The Muse is a fairly capricious being.
When we think of The Muse — that otherworldly being who is the source of all things poetic — we generally think of a being or beings who look like this:
But after however-many-years of wandering in the wilderness, chasing after the dreams and visions offered by The Muse in the hopes that my efforts at making use of one of those tiny scraps of an idea might, in my hands, become something worth reading, I’ve come to the conclusion that The Muse does not look like that at all.
First of all, The Muse is a guy. Why is this? I don’t know; I didn’t set it up. But he’s a guy. But he’s not a classical Greek God of a guy. No, he’s a dumpy fellow. Picture the love child of Danny DeVito and Tommy Chong, at the age of fifty-five. That’s The Muse. He’s cranky, probably from being too short, and lackadaisical, probably from smoking a lot of weed.
The Muse ain’t much for hygeine, it turns out. Or presentation. He just doesn’t care how he looks, because he knows that all the power is his. He knows that he’s got the goods, and that we want ’em. And he knows that he doesn’t have to give up the goods at all, and that when he does, he only has to do it on his timeframe. So when he shows up, he’s not all tall and muscular, wearing a perfect toga and a laurel branch on his brow.
No, The Muse shows up in a dirty tank-top that might have been white once-upon-a-time, but it was likely stained in the package. It’s just slightly too tight on his pot-bellied frame, as if it’s one half-size too small. Nevertheless, he insists on tucking it in, so that it comes untucked in the course of his day. So when he shows up, he’s got one side tucked in and the other side hanging there so you can see flashes of his gut.
His pants are also filthy. They’re brown slacks, shapeless and dirty. There’s a ketchup stain on his thigh, but he doesn’t care. His shoes are some strange blend of black, brown, tan, and gray, all in one color that has never had a word attached to it, in any language.
The Muse is cranky and foul-mouthed. He has no manners to speak of; he smokes and drinks and is insanely rude. When he talks, it’s with a thick accent, and almost never the same accent two days in a row. But that doesn’t matter, because he almost never sticks around long enough to have a conversation. He doesn’t even talk to you when he drops by to give away ideas.
In fact, he doesn’t even give ideas away. See, he’s got so many of them that he doesn’t need ’em. In fact, he doesn’t have ‘so many’ ideas; he has all the ideas, every single idea anyone ever had or is ever gonna have. And he just drives around with them, in his 1973 Dodge Dart. The whole car is painted metallic green, except for the right fender, which has a big old dent in it and is still the color of primer. The passenger door has a big orange ‘7’ on it, but not the driver’s door. In this vehicle The Muse speeds around town, never once obeying a speed limit (unless he goes on the Thruway, in which case he gets in the left lane and goes 45).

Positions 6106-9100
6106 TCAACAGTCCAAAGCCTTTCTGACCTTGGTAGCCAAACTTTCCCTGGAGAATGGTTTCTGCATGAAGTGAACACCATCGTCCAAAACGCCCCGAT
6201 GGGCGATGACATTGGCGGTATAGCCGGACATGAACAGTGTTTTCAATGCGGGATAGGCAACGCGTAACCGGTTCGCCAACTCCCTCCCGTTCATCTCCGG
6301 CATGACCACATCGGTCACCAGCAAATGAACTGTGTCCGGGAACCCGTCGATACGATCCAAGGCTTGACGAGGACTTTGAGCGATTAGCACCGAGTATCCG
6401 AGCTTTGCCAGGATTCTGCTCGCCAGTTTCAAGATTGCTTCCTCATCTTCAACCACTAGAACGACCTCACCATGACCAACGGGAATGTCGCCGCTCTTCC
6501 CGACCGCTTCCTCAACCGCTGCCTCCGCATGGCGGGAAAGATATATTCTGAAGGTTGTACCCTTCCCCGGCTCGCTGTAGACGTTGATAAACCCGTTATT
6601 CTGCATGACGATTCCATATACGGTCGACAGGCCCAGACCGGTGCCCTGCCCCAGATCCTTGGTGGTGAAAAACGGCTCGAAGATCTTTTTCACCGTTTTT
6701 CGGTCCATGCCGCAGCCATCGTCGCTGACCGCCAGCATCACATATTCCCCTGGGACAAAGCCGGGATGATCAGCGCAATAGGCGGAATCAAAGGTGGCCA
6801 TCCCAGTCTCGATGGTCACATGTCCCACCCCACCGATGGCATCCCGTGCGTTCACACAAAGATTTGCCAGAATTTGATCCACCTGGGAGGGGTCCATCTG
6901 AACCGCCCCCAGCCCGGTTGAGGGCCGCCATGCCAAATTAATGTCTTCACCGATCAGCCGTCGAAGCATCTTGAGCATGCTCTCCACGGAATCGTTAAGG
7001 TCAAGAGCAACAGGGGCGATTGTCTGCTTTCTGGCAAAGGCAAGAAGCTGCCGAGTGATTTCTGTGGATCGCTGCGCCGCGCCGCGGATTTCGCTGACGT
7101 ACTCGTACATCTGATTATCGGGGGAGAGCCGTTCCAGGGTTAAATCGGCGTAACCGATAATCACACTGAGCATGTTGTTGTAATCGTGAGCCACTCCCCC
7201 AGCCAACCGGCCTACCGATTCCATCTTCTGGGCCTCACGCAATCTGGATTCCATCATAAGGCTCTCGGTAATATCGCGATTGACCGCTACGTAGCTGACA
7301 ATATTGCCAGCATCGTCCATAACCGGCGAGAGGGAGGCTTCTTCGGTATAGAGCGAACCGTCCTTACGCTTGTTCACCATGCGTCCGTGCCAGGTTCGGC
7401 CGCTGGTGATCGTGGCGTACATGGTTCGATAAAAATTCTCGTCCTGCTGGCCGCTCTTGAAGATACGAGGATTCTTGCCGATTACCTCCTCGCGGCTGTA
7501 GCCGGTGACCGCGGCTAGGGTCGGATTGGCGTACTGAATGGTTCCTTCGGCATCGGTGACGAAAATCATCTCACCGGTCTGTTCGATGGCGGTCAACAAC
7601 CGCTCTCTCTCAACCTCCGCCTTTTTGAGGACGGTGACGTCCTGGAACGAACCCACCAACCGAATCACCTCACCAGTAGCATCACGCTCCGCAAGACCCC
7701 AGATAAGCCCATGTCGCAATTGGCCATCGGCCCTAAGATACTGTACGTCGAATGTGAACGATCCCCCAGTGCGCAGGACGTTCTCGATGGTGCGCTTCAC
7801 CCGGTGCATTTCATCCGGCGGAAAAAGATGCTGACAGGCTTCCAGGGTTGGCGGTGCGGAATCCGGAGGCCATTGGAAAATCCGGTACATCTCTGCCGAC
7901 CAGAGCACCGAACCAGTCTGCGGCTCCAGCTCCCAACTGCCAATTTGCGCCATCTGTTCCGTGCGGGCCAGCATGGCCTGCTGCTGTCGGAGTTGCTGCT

Once in a while The Muse drives by your house. And when he does, he might slow down for you, or he might not. If he slows down, he won’t stop to talk. He won’t even look at you. He’ll just throw a wad of garbage out the passenger side window, to land on your feet. It’ll likely be a paper bag from McDonald’s. It’ll be a few days old, so it’ll be stinky and the grease will have soaked through the paper a bit and there will be smeared ketchup on it. But that doesn’t matter, because you have to open that bag up, see. You have to dig through it, past the wax paper cup that’s still sticky with Coke syrup and the French fry thing with ketchup on it. You have to do this because you’re after the Big Mac wrapper. There’s still cheese and ketchup and Special Sauce on it, but you can wash your hands later. Because on the inside of that wrapper? That’s where he wrote your Idea.
And the Idea won’t always be relevant to anything you’re working on. Sometimes it’ll be the key to solving a particularly sticky point in the tale you’re telling right then, a point where you’re stuck. Maybe you read it and realize that the key to a happy ending is having Captain Renault round up the usual suspects. Or maybe the Idea is a notion for a new tale, entirely — “Hey, what if there’s a great white shark who realizes that there’s good eatin’ in the waters off a New England resort island?”. Or maybe the Idea is something else.
The Muse visited me this morning. Drove by and chucked something out the window. It wasn’t a McDonald’s trash collection this time; instead it was a bag of non-returnable bottles. Took me a while to dig through it and find the Idea, but there it was. I won’t say what it is, but it turns out to be the essential key to the story, the thing that will make it work. This morning, The Muse gave me the way to win the ballgame.
But not on the novel I’m writing now.
No, today The Muse drove by and chucked me the key to the plot of The Adventures of Lighthouse Boy (not the actual title), the project which I shelved a while back so I could let the plot simmer in my head a time longer. Now that I’m trucking away on Princesses In Space!!! II: Ocarina of Time (not the actual title), I’ve had the other tale fall into place. And I won’t get to that one again, most likely, until 2014 at the earliest.
I stood there, sticky bag and useless bottles in hand, reading what The Muse had scrawled on the back of a cash register tape. “Oh, come on!” I shouted. “What the hell good is this gonna do me right now?”
In reply, The Muse only laughed. He’s got a nasty laugh, that guy.
Now, if you’ll excuse me, I have work to do.
(image above via)